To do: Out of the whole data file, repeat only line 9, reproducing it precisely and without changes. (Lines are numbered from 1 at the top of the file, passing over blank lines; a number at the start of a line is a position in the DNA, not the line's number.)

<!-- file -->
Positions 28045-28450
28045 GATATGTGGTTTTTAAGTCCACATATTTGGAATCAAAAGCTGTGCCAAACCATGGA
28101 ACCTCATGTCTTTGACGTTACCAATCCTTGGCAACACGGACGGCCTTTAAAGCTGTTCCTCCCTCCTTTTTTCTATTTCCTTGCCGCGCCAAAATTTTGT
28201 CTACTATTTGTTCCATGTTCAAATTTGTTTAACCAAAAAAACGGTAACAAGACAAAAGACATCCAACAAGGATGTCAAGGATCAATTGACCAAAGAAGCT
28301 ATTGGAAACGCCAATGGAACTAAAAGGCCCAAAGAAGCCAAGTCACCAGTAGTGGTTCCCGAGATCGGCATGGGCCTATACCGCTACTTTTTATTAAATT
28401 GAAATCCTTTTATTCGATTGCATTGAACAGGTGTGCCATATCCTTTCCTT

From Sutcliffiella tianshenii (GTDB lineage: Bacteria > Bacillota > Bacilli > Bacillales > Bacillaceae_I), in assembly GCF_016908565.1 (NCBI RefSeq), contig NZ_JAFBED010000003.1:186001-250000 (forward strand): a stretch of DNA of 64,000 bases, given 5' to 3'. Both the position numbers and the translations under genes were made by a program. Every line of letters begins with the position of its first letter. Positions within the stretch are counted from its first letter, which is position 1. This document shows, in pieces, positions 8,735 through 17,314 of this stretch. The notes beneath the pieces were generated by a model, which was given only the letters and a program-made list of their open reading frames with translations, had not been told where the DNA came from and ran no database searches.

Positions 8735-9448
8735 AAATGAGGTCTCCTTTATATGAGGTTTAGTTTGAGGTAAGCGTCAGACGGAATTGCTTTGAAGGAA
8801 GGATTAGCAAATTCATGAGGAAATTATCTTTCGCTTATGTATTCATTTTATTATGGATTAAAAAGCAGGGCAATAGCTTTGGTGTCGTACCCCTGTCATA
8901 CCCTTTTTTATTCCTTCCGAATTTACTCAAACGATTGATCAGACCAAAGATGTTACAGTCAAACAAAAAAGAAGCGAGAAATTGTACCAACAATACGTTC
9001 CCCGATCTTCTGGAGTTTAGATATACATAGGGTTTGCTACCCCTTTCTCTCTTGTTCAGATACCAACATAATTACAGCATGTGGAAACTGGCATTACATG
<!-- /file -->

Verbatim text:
8735 AAATGAGGTCTCCTTTATATGAGGTTTAGTTTGAGGTAAGCGTCAGACGGAATTGCTTTGAAGGAA